Freedom of Speech means the freedom to be criticized
by Franklin Clark, Reporter --
Sep 01, 2010 | 0 0 comments | 13 13 recommendations | email to a friend | print
In the past few years, I’ve noticed a rather annoying trend.

A pundit, or some other highly unqualified yet totally revered talking head, will say something outlandish, or at least seemingly outlandish, and sometimes that backlash from that statement will cause them to lose sponsors or even their job.

When that happens, invariably, they and their fans complain that their freedom of speech has been violated. Glenn Beck and “Dr.” Laura Schlessinger are two noteworthy examples.

Although it may or may not be hard to gauge how I feel about these cases, this editorial is not strictly about what they said, it’s more about their reactions and their fans’ reactions to the consequences of their actions.

In Beck’s case, it was his statement that President Obama is a racist that hates “white culture” that resulted in a boycott that has caused him to lose more than 100 sponsors.

He never gave any examples of Obama’s supposed racism, nor could he actually define white culture when asked, but that’s almost beside the point.

Schlessinger, of course, recently deciding not to renew her radio show after an African American woman called her about advice on what she should do about her white husband’s friends’ racist remarks.

Schlessinger said the N-word 11 times and said that the woman shouldn’t have married outside her race if she didn’t have a sense of humor.

Schlessinger said she wanted her freedom of speech back.

Beck’s fans have made similar statements regarding Beck’s freedom of speech with regard to the boycott.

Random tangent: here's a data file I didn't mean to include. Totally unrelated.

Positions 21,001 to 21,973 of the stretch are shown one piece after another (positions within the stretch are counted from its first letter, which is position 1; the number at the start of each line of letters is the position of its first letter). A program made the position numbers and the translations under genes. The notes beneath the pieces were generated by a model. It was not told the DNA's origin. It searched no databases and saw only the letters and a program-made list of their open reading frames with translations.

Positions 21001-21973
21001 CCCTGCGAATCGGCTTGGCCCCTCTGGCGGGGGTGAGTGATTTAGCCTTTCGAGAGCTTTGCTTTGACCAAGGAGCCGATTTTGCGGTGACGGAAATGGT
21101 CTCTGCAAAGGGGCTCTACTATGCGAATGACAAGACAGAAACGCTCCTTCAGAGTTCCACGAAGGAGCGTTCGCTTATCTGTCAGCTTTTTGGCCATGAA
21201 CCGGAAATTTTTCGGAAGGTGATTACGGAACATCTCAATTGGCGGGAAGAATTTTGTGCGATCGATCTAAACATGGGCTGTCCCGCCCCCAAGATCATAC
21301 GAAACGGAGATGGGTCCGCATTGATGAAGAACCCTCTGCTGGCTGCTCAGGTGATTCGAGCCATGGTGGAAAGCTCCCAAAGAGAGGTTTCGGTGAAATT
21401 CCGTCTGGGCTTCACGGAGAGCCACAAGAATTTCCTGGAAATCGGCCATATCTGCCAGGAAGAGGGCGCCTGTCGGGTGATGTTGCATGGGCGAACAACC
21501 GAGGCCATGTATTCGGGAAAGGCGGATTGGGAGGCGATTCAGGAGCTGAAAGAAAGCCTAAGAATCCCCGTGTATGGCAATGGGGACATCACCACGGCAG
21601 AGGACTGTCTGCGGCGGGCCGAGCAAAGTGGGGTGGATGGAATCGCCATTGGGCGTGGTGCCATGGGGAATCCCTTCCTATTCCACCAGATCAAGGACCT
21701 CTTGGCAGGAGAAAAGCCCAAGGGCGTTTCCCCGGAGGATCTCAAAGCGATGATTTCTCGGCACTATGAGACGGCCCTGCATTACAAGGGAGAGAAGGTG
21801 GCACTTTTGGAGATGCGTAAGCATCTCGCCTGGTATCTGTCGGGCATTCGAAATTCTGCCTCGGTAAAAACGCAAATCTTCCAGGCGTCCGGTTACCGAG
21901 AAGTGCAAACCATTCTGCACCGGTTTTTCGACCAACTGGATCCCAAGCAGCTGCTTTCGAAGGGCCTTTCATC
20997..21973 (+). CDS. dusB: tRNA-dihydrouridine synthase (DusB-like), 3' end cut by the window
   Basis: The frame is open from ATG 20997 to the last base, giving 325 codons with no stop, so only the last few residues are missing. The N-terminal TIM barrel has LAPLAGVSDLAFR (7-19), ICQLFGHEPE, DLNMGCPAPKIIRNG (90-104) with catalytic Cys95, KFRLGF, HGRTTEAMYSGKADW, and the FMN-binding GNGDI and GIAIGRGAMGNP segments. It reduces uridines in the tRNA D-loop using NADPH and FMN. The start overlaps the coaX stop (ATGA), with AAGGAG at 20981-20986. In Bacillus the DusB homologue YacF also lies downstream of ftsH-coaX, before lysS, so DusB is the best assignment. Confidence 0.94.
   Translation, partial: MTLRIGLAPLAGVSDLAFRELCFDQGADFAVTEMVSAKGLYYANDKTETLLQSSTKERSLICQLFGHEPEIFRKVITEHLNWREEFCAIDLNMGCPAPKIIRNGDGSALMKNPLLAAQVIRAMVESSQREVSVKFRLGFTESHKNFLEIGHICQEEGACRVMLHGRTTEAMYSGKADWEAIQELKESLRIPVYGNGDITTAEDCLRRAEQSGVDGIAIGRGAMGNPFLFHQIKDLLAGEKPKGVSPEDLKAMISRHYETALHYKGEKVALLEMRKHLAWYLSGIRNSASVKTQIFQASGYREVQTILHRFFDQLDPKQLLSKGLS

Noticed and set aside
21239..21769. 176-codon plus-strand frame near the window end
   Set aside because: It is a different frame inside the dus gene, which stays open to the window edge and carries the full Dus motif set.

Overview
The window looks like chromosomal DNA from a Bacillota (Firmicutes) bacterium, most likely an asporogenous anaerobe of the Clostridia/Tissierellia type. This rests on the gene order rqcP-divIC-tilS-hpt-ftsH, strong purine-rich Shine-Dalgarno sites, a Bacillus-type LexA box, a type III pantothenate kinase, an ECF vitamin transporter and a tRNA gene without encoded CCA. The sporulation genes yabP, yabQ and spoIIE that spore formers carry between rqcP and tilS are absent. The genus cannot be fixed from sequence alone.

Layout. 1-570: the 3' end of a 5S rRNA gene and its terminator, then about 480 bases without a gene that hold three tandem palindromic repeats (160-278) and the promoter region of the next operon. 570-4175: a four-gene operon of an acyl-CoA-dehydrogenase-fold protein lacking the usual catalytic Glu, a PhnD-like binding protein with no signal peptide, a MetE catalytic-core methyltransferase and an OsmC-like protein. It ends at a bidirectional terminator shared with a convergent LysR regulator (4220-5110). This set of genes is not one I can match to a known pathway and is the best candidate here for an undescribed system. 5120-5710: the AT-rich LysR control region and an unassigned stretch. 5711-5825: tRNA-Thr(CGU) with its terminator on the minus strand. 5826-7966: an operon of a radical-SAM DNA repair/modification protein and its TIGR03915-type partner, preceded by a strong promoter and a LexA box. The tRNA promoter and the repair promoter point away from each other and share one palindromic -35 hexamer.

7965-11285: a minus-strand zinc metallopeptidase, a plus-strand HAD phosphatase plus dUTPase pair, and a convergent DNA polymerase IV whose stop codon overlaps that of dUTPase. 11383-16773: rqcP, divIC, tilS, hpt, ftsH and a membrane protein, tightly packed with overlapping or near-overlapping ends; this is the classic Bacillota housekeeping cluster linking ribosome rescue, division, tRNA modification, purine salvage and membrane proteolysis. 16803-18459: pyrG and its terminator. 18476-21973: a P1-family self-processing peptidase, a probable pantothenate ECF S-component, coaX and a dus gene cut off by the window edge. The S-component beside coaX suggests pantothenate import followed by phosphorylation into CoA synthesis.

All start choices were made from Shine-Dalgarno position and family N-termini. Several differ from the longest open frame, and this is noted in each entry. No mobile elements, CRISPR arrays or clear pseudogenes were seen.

They, and some people that share their views seem to think that freedom of speech means freedom from criticism and freedom from the consequences of that speech. That is an incorrect view.

Just as Beck and Schlessinger have a Constitutional right to say what they said, I have a right to say they are full of it as well as a right to say I won’t support them or the companies that sponsor them.

If I was an employer and one of my employees said something offensive, I would have the right to fire that person. As an employee, they would represent my company, and I wouldn’t want my company poorly represented. I also wouldn’t want that person to create a hostile work environment.

As an employee, I still have the freedom of speech. But I’m sure there are things I could say that would get me fired. If I made racist or misogynistic statements and as a result was fired, I’d have only myself to blame.

People like Schlessinger are announcing to the world that they can dish it out, but they can’t take it. I’m not sure of the P.C. term for someone like that, but I’m inclined just to call her a whiner.

If you say something that someone else doesn’t like, be prepared for criticism. That’s life.

Franklin Clark is a reporter for The Cadiz Record and can be reached by email at
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